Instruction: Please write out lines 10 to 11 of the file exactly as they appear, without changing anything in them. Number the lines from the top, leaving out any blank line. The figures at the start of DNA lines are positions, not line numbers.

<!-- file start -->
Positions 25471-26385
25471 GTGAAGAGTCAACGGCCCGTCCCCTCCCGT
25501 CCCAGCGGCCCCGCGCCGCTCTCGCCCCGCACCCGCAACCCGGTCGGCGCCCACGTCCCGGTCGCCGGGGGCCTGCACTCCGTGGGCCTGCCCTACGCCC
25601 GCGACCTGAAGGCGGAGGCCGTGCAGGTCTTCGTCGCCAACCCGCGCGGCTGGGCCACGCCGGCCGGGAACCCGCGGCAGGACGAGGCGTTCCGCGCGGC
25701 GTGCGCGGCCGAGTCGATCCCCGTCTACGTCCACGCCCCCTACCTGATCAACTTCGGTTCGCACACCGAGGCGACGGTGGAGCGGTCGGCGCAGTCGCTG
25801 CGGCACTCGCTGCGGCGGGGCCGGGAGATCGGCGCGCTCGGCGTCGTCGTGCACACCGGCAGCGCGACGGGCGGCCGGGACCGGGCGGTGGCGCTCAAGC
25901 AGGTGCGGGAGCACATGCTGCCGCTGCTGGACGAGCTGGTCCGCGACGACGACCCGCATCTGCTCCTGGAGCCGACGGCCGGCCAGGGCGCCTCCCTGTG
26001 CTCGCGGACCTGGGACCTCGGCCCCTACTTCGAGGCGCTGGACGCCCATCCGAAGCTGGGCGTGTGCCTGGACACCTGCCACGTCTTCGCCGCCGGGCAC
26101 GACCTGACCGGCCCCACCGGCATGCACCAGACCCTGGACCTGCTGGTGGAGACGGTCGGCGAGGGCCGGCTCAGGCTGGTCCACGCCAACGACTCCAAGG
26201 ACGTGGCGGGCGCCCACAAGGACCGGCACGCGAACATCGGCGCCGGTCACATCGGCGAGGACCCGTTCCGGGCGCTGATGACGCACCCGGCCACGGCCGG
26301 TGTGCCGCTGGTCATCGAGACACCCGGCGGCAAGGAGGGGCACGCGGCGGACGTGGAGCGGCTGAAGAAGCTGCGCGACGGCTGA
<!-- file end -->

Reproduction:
26201 ACGTGGCGGGCGCCCACAAGGACCGGCACGCGAACATCGGCGCCGGTCACATCGGCGAGGACCCGTTCCGGGCGCTGATGACGCACCCGGCCACGGCCGG
26301 TGTGCCGCTGGTCATCGAGACACCCGGCGGCAAGGAGGGGCACGCGGCGGACGTGGAGCGGCTGAAGAAGCTGCGCGACGGCTGA